I don’t know if she’s just not all that good at reviewing food, but... This is the first time I’ve ever heard anyone make sweets sound so...unappealing.
Her last purchase is a strawberry crêpe that’s a little on the more expensive (and more elegant) side.
She tears open this package even more excitedly than the other two.
“Oooh, last and least, the thing I HATE the most on this planet — strawberries!”
Then, what’s THAT you’re holding?! It’s stuffed to the brim with them!
Name-brand berries, at that!!
Bouncing in her seat, she takes one bite – and looks like she’s died and gone to heaven.
“Mmm! This is the WORST one of the bunch! Yeah, it’s that sickly sweet but sour combination that reeeeally makes them disgusting. It’s so heavy and dense, you can just tell they made it for guys!”
Hang on a second. Did she just call that fluffy, feminine crepe “heavy and dense” and “made for guys”?
Come to think of it, all of her descriptions have been kind of...backwards.
Like, how something is “gross” or “disgusting” while she acts like it’s delicious.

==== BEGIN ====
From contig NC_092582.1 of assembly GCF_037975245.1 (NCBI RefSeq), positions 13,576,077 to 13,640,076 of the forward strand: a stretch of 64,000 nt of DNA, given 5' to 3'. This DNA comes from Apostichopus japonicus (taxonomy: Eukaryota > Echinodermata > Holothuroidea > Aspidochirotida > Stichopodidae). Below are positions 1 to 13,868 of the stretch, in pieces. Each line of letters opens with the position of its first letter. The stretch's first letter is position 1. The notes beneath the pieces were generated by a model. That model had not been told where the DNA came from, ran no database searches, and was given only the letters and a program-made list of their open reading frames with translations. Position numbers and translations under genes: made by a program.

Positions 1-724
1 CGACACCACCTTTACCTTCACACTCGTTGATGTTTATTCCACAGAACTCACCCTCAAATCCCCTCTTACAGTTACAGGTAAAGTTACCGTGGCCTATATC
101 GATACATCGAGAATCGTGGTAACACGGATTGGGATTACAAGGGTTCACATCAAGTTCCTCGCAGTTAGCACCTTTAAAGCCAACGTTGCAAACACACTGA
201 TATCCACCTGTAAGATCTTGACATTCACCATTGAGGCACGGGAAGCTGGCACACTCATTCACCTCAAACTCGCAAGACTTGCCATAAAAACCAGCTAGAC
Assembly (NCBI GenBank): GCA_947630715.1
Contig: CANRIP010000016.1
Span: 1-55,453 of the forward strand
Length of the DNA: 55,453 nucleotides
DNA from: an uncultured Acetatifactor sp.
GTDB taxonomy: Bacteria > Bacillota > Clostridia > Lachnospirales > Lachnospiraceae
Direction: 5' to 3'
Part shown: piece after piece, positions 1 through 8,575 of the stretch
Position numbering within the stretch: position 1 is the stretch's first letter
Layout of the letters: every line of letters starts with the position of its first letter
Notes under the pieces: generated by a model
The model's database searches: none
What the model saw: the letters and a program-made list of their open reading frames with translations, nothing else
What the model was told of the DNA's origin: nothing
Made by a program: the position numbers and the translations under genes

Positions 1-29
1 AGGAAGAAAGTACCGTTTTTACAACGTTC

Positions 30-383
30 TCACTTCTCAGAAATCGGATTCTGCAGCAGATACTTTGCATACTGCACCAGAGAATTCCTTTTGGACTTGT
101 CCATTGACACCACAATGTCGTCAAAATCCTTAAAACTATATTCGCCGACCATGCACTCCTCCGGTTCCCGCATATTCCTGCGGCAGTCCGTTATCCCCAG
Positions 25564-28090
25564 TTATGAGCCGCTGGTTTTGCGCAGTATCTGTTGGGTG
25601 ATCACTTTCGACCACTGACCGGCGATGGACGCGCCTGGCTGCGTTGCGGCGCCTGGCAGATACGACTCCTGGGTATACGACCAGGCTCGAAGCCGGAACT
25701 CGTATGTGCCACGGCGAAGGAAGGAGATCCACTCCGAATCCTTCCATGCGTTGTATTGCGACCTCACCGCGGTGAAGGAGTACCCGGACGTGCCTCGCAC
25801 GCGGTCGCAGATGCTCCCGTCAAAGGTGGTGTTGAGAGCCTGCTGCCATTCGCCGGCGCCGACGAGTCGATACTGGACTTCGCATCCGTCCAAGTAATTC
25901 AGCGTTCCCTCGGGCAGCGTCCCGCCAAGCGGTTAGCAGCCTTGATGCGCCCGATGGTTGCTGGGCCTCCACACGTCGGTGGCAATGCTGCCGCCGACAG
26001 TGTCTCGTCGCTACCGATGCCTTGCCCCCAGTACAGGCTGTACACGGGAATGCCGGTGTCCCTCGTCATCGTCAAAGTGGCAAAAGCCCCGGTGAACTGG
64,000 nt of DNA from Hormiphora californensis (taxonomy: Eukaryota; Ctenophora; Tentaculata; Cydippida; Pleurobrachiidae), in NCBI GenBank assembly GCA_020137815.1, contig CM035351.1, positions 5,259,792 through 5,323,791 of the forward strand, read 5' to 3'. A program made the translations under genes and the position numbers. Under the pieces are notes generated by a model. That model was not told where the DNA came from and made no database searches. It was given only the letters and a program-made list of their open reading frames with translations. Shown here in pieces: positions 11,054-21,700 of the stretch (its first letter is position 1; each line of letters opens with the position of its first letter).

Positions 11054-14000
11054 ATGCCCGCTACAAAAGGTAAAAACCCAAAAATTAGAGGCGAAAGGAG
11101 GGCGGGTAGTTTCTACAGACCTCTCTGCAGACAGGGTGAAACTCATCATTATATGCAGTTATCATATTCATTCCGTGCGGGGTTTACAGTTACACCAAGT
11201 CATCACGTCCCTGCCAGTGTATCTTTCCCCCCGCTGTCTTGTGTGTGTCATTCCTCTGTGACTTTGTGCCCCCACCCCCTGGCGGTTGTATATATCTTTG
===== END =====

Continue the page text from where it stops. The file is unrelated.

Or how she was cheerfully going on about “never wanting to taste something again.”
Or how the most delicate desert in the store has “clearly been marketed towards men.”
Well. She’s not exactly wrong about that. My manager’s as rugged (looking) as they come, and he LOVES that sort of thing.
Wait. Then, isn’t she...?
I walk on over to the seating area to see if my hunch is right.
“Hey, um, I couldn’t help but wonder, but... Have you been saying the opposite of what you mean this whole time?”
She turns to me, her eyes widening as she quickly tries to swallow another huge bite of strawberry crêpe.
Or so she says, but she nods emphatically, as if to say... “Nailed it!”
Aha. That explains the unusually descriptive reviews for otherwise “inedible” goods.
“I’m an amanojaku. What I’m thinking and what I end up saying totally match up. I’ve never been like this. Dealing with other people is SO much fun that I go out shopping all the time. But, I saw a write up in a magazine about convenience store sweets, so I just had to NOT try some. I figured that going super late at night would be more of a hassle.”
The amanojaku slumps in her chair, taking another bite of her dessert before she continues.